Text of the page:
Sometimes, when an employee is a victim of sexual harassment, the employer may respond quickly and appropriately, following well-established procedures and policies that it created in advance. Many other times, though, that’s not the case, and that latter scenario is something that may give rise to a sexual harassment lawsuit. Your New Jersey sexual harassment attorney can help you analyze your case and decide what a good manner to proceed may be.
One case recently decided by the Appellate Division involved an employee working for a chain of convenience and food stores. When the employee started in 1999, the employer gave her a copy of its employment handbook, which included the business’ anti-sexual harassment policies. At an awards dinner in 2010, one of the company’s loss prevention employees allegedly sexually harassed the woman repeatedly.
The woman reported the harassment on a survey related to the dinner. The employer investigated and reprimanded the loss prevention employee, including a formal written admonishment, mandatory attendance at a sexual harassment training session, and prohibition from future contact with the alleged victim.
Two years later, the woman sued the employer for the sexual harassment she suffered. On this occasion, the employee wasn’t successful as a result of how the employer handled the case. It had clearly communicated its anti-harassment policies from the beginning, responded swiftly to the complaint with a prompt investigation, and formally punished the harasser.
Many times, though, that isn’t what an employer does. Too often, harassment victims are told, “You misunderstood him,” or “He’s harmless… that’s just the way he is,” or “It’s best not to complain… You’ll go further here if you don’t involve HR.” Many employers will rely upon their written anti-harassment policies in their defense.
When employers don’t respond promptly and appropriately to harassment, or they don’t have adequate procedures in place to let victims know in advance what their options are if they experience harassment, that’s when victims may have recourse in the courts.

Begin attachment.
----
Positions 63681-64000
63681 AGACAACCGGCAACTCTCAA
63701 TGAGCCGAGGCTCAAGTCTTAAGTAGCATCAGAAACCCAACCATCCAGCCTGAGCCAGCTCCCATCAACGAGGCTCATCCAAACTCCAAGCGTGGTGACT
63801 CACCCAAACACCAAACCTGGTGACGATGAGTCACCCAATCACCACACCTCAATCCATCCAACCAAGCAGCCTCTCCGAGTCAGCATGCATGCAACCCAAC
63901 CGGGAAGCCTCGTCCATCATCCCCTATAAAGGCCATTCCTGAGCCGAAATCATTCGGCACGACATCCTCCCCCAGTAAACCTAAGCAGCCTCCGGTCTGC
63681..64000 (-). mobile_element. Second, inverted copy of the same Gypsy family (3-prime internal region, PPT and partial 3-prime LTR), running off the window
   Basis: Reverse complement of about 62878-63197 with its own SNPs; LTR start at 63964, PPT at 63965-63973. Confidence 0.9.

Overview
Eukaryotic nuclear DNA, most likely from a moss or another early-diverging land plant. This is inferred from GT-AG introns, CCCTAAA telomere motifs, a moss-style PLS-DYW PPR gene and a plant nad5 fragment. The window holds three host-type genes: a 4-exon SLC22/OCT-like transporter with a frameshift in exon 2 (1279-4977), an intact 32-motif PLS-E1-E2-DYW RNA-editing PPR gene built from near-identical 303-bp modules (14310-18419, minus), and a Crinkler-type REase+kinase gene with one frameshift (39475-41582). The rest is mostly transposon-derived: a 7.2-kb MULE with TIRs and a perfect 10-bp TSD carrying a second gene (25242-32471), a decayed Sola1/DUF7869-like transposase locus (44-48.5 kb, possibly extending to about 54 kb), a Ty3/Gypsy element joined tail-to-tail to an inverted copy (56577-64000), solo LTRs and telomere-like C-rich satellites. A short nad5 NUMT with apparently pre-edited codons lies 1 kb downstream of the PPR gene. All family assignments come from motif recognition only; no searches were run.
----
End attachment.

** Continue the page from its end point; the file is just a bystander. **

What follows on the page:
As opposed to the Quick Chek litigation, a case from two years ago involving a temporary employee at a juice company offers a study in contrast. The employee suffered from multiple forms of harassment from March 2011 to October 2011, including having her breasts touched by the man assigned to train her. When she complained about this touching to another employee, the man in whom she confided subsequently engaged in multiple acts of inappropriate touching as well, telling her that temporary employees were “a dime a dozen.” The woman’s supervisor and team leader also allegedly engaged in lewd conduct.
That victim sued, and her employer attempted to argue that it could not be liable because it “had implemented an effective anti-harassment policy.” The Appellate Division did not agree with that argument. One of the key shortcomings in the employer’s procedures was that, although the victim started working in March 2011 as a temporary employee, she did not receive a copy of the anti-harassment policy until she became a permanent employee in February 2012. During the entirety of the March-October 2011 period of harassment, the victim was not informed of the policy, nor did she receive any training on it. This failure meant that the employer wasn’t entitled to summary judgment, and the employee was allowed to pursue her case.
If you have experienced sexual harassment at work, reach out to the knowledgeable New Jersey sexual harassment attorneys at Phillips & Associates to learn more about your rights. Our team has been helping employees who have been victimized at work for many years. Contact us online or at (609) 436-9087 today to set up a free and confidential consultation with one of our skilled attorneys to find out how we can help you with your case.
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New Jersey Township’s First Female Police Officer Receives $355,000 Sex Discrimination Award, New Jersey Employment Lawyer Blog, May 4, 2017
Divorcing Rescue Squad Employee Allowed to Pursue Marital Status Discrimination Claim, New Jersey Supreme Court Says, New Jersey Employment Lawyer Blog, April 20, 2017